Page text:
Streets is Talking: N.O.R.E. Part One

AllHipHop Staff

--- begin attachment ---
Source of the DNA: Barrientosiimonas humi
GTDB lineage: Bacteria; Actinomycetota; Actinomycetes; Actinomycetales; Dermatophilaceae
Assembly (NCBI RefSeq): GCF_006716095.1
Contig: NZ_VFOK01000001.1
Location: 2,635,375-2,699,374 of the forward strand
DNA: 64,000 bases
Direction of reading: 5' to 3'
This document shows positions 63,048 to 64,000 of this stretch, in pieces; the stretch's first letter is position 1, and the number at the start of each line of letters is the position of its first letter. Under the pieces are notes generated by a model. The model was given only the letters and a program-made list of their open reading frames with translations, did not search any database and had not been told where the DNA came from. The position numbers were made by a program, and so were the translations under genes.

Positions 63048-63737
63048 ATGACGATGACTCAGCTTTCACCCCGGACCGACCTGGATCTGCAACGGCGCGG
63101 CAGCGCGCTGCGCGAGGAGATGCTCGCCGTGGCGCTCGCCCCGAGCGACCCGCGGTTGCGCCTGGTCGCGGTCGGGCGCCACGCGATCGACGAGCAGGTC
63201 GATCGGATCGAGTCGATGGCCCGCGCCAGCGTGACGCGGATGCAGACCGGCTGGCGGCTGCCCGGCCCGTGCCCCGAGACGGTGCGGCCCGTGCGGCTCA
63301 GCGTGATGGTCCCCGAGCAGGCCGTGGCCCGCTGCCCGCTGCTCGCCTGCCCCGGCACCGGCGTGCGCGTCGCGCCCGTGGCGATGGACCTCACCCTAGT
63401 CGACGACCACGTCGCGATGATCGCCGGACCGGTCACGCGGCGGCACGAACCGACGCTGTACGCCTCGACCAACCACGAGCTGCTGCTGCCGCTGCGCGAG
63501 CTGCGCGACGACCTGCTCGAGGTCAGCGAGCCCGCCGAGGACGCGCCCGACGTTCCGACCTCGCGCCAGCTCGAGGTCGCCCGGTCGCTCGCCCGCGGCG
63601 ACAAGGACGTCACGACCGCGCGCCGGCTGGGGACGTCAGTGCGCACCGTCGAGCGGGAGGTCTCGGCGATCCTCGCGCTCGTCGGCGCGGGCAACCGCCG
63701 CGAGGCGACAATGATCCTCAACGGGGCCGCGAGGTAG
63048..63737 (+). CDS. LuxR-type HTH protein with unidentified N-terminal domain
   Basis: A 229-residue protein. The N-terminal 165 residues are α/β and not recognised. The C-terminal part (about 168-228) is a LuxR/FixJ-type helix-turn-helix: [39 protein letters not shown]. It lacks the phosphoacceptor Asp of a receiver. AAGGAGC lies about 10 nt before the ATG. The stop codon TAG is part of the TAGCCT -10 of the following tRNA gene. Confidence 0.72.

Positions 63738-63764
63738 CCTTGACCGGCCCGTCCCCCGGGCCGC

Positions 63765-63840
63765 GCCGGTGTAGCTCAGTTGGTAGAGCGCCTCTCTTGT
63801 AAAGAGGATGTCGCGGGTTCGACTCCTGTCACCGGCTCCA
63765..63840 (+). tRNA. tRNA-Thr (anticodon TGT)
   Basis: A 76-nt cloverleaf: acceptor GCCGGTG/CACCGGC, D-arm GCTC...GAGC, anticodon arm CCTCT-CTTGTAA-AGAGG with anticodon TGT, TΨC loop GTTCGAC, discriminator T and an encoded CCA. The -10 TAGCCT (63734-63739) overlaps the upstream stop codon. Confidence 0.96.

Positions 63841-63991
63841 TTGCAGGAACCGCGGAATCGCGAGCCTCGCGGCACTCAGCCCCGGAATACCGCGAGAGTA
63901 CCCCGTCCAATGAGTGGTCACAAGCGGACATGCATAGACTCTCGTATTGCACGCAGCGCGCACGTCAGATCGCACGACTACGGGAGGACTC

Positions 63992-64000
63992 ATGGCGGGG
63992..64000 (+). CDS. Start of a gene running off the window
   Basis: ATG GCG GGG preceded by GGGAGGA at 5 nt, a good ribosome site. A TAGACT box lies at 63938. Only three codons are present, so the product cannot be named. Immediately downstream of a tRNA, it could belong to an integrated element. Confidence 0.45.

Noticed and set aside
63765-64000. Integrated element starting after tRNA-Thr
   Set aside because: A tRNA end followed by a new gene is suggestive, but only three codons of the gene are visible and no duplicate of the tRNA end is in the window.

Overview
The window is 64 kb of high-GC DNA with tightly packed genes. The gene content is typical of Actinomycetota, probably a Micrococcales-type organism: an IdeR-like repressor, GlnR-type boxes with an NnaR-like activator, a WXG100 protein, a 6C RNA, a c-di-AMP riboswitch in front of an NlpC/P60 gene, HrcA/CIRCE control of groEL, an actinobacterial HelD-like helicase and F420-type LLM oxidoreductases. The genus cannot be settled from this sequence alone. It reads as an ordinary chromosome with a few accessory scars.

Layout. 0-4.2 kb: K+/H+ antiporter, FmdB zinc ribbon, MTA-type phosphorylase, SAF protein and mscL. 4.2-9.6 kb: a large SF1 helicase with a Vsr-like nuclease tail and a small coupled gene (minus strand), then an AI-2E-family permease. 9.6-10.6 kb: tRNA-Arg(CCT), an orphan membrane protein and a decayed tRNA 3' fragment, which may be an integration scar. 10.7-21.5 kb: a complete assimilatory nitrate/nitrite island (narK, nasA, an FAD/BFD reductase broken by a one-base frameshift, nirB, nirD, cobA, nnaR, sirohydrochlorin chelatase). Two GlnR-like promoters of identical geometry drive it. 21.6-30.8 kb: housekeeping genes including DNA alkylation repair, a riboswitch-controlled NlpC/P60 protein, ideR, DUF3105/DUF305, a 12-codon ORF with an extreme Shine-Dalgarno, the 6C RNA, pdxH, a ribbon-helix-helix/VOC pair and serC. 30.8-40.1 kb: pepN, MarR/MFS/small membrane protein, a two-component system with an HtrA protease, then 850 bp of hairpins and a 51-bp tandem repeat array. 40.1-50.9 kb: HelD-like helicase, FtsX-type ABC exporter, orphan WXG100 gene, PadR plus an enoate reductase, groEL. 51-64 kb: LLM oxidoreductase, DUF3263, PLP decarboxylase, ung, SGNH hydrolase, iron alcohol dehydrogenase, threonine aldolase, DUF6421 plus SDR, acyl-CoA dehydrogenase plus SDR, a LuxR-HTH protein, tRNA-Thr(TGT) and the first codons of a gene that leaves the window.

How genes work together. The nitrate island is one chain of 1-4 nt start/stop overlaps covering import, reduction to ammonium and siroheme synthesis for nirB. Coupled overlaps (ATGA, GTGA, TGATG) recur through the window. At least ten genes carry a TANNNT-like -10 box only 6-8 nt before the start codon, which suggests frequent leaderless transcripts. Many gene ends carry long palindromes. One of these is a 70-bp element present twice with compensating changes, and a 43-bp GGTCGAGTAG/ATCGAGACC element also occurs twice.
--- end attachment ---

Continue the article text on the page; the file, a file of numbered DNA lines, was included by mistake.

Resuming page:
Throughout his ten years in the game we have seen a couple of different sides of Victor Santiago. Before the deal he was a street dude on the block trying to get it. He would quickly switch his hustle to rap and adopt a moniker that would represent his then by any means necessary attitude. Noreaga would go on to wave the flag for the thugs on his cult classic debut N.O.R.E., but opened up and let his larger than life personality shine with explosion of Reggaeton but still is the same OG. Now back with a new album Noreality, N.O. returns to his roots with club bangers and street anthems alike all with that N.O.R.E. flavor. In his self-proclaimed "livest interview ever,"'s Street Is Talking series gets two-part trill with Lefrak's best. We get the report on his come up, the status of CNN, what really went down with Esco, and why he is Hip-Hop's drinking champion. What What! You were on the streets heavy before the deal, can you paint the picture of what hustling in Queens was like?N.O.R.E.: Well that what it was, we didn’t have s**t. When I came home, I tried to apply for a job twice. After a week of being home, I was back on the block selling crack, nahmean? Being from Queens did you get to see the street legends that came up strong in the 80’s?N.O.R.E.: Like Preme’, Cat, Pappy? Yeah.N.O.R.E.: Of course, but that was a little before my era. Next month I’ll be 30 years old. They’re in their forties, of course they are who we idolized from Queens in the hood. Me being from Lefrak and having family in 40 Projects, I definitely got to see them brothers. I got the feeling from their crews and all that. So you start recording N.O.R.E. what was recording that album like? Out of all your albums, that’s my favorite joint.N.O.R.E.: Word, that’s my favorite joint too. Doing that album was the best years of my life. “I’m Leaving” was definitely responsible for setting off my solo career. Then I recorded with Fat Joe and [Big] Pun. I just kept recording and doing guest appearances. So my record label was like, “While your man is locked up, we want you to do this solo album.” I told them, “No problem.” I just wanted to see my old contract, [‘cause] I wanted to up my ante. They showed me the contract and gave me the money I wanted. I would hear all these stories about people going to Miami to record, so I wrote most of my album in my apartment in Queens. I took it and recorded it in Miami. It was so much of a stress reliver because I was under so much stress. At the end of the day, I felt like everyone was looking at me like a failure because they thought I couldn’t do it by myself. And I came out and proved people wrong. How was the session for “Banned From TV”?N.O.R.E.: You know the funny thing was “I’m Leaving” was Nature’s joint for [For All Seasons]. I came in and did the chorus and picked the beat. So I wanted to show back love. There was a dude named Swizz, he wasn’t event Beatz like right now. He was just Dee’s nephew. He had this crazy beat, I brought it to the studio and told Nate we going to go maniac style on this. I had already laid my verse and Nature just couldn’t write to the s**t. Nate was like, “I don’t like the beat, I can’t flow to it and that if I wanted, I could be on the joint by myself.” Swizz was like, “If Nature can’t flow to it, don’t worry.” And he switched the beat. And when he switched the beat, that was what “Banned From TV” was. And in 10 minutes, Nate went in there and laid his s**t. That night Pun was hitting me [wondering] where I’m at. I was like, “Yo, I’m at Electric Lady Studios, Downtown.” So the n***a Pun came to see me. With no “please come record with me Pun,” none of that s**t, he came to see me and heard what Nate just did and wrote his sh*t and he didn’t even ask me my dude! He was like oh my god and he wrote his sh*t, went in the booth and just laid it. So was like, “Damn, I don’t know what to do.” The next day I bump into Cam’ron. I just did a record for Cam’s album, he heard my record and said he’s jumping on that s**t. He jumped on the s**t and then I reached out to The L.O.X.. The L.O.X. was the only people I reached out to. Everyone else I just ran into. The L.O.X. came in and did their verse and I did mine and it was a wrapsteezie. How did you get close with Pun?N.O.R.E.: Well the funniest sh*t was, we were recording at Unique Studios and Fat Joe is across the street recording at another studio. We asked Fat Joe to come to our session we wanted to get him on a joint. And he brings Pun. So Fat Joe comes and is like, “I heard one of y’all got shot, which one of ya’ll got shot?” So Pone raises his hand, and Joe was basically like, “That s**t hurts, right?” This is my first time meeting Joe, and I thought he was being funny. So I’m looking at Joe funny like, “What the f**k does this n***a mean?” Then Pun asks, “Which one of y’all n***as is Puerto Rican?” So I raise my hand and I had the ice grill on. So Pun was like, “Yo papi, take off your ice grill. If you Puerto Rican, we going to be friends, so chill out with the gangster s**t.” He made me laugh. I’m sitting there trying to be a tough guy and he came up to me and made me laugh. And from then on out he took my number and would come to my hood in Lefrak and we just set it off. He was my friend in I heard you say you and Pun used to do guest features and not even mess with the artist too tough, y’all just did it together for the checks. You want to share who were throwing under the bus with Pun?N.O.R.E.: Man, I can’t do it. [Laughs] I can’t do it because that secret lies between me and Pun. And that man is resting in peace, know what I’m saying? That man would love to tell you if he was here. At the end of the day, Pun was really like my brother. This n***a would go into the studio and them n***as would give Pun $15,000 and Pun would be like “I thought I told you I needed $30,000, because N.O.R.E.’s getting on the track.” That’s real brotherly love. When he came home you had taped that footage for a documentary you were working on called What What! What ever happened to it?N.O.R.E.: We still got it. We still got all the footage. I got Puff kicking it with Shyne, this is right before Shyne caught that case. I got Puff telling me he was mad for me making Shyne battle Mysonne. I don’t know if you know about that? Yeah, it happened outside of Justin’s. N.O.R.E.: Yeah, I was the n***a who gassed that, B. Let’s get into that…N.O.R.E.: We were all at Justin’s and we kept hearing there was a dude named Shyne. I was eating there with Chris Lighty and I got drunk. Mysonne was there, and this is before he got down with Violator, and he said he was better than Shyne. So n***as went outside. I was in the rhyme cipher, but Mysonne kept hitting me like, “N.O.R.E., you already got a deal.” So I was like, “F**k it, y’all need to battle then!” I don’t think Shyne was off point or Shyne wasn’t ready, but Shyne wasn’t a battle rapper at that time and Mysonne, boy was he! He went in on that muthaf**ka! It originally was just us but then it grew to be hundreds of people. So Shyne took that an L?N.O.R.E.: Um, I would say Did it get nasty to the point that dudes wanted to get the guns?N.O.R.E.: Nah, I believe that night was really hot. I don’t think he lost in a manner that was foul. Like he just wasn’t battling, Mysonne was going at him getting in his face. When you a new dude, you got to understand when you get $900,000 from Puff, people are going to hate. Are you ever going to put any of that footage out? Can I get an exclusive??N.O.R.E.: You know what the crazy thing is, I got so much footage. I got Wyclef wilding, I got Nas wilding! This is before him and Jay’s beef took off. I got 50 Cent going crazy! This is how close me and 50 was at one point. I got Memphis Bleek, Fat Joe, and Cam’ron. All of them had had words at the moment. Cam’ron had little problems with Bleek. Bleek had little problems with Joe. Joe had little problems with 50 Cent. And I had them all in the same building, in the same room. I got to get that.N.O.R.E.: You know what? I’m going to put that on bootleg, because no one is going to sign all those clearances! During the Melvin Flynt – Da Hustler days, you did an interview with some publication in the UK and you accused the Neptunes of being gay. Where did the fugazi accusations come from?N.O.R.E.: [Laughs] Right, it wasn’t directed towards the Neptunes directly. I was very upset with them. But at the same time I was upset with anyone who I helped in any way who wasn’t helping me. I didn’t know how to take my frustration and I didn’t know how to separate me being mad on the streets from me being mad to the world. I would take that statement and I would have handled that much better. Guess what, I’m human. Sometimes you’re going to get someone contradicting themselves, and saying something they didn’t mean. I was mad at them, one of their cousins had one of my cars and they destroyed the car. Then I couldn’t reach these mutherf**kers. They weren’t answering my calls, that didn’t have anything to do with Pharrell or Chad, but I took it out on them. That’s something I apologize So you're working on The Reunion and you get Foxy Brown to get on a track with y’all that happens to be “Bang Bang.” Did you know Foxy was going to throw Lil’ Kim under the bus so bad?N.O.R.E.: Yo, you know what; [Mobb Deep’s] “Quiet Storm” was an ill combination so I was like, “Let’s do a song with Foxy.” We were trying to let people know there wasn’t no problems, because if you really pay attention to who did the beat it was Alchemist; the same person who did “Quiet Storm.” In all actuality, that verse Foxy spit was the least amount of disrespect. She came in with like seven verses, she was in the f**king booth going crazy. I can’t front like I was naïve to the situation like I didn’t know she was dissing somebody. I knew she was getting loose, but I didn’t know the magnitude of the song was going to become. I didn’t know people were going to take it that far. So she came in with seven disrespectful verses?N.O.R.E.: Yeah man, disrespectful. The funny part was she was disrespecting her and Diddy! And Diddy was my man! To this day, I can call Diddy like, “What’s up?” And Diddy is like, “What’s good, you got your Patron?” And I’ll go to his house and Miami and we’ll drink! So I felt bad because I was like damn, because I didn’t know Lil’ Kim, but it was wrong for me to allow something like that. Another one of my favorite joints off The Reunion was the DJ Premier produced “Invincible.” I thought you came off so raw on that with that line “Yo Melvin Flynt dropped/ my whole colossal stopped/ I can’t believe I f**ked up and dropped a half ass album, my excuse is my pop’s just died...” N.O.R.E.: ---"And I ain’t want to make music, my pops just died." Yeah obviously you weren’t trying to be a lyricist, but I always thought those couple of lines defined your whole style. Can you get into the behind the scenes of that song?N.O.R.E.: First off, Premier was a person who we loved. We wanted to work with Premier for forever. But Premier is a perfectionist; he’s not taking a check. I don’t give a f**k how tough you are or if you go to the studio and bust your guns, Premier is not making anything he don’t think is hot. We were like, “Give us this, and give us that,” but he was like, “That stuff is not for y’all; I got the joint for y’all.” He had us on a six month wait, B! The original beat to that had a whole bunch of Nas samples, a whole bunch of Jay-Z and B.I.G. samples. We were fans of all of them but we felt like why did we have to sample them n***as’ voices? We wanted to sample our own s**t. He went back in and sampled out own s**t and made it a whole different beat. At the time I was dealing with the Melvin Flynt s**t, people coming up to me saying I like it but it’s not as good as N.O.R.E. That’s how I felt about it. Like you said, I’m not a Nas, I’m not a Rakim, I’m not a dude who’s going to make you go to encyclopedia and look up a word. I’m going to keep it very simplistic. I’ll have people coming up to me saying, “You’re the only n***a that could diss himself and make it sound hot!” You think that's wild? Check out Part Two.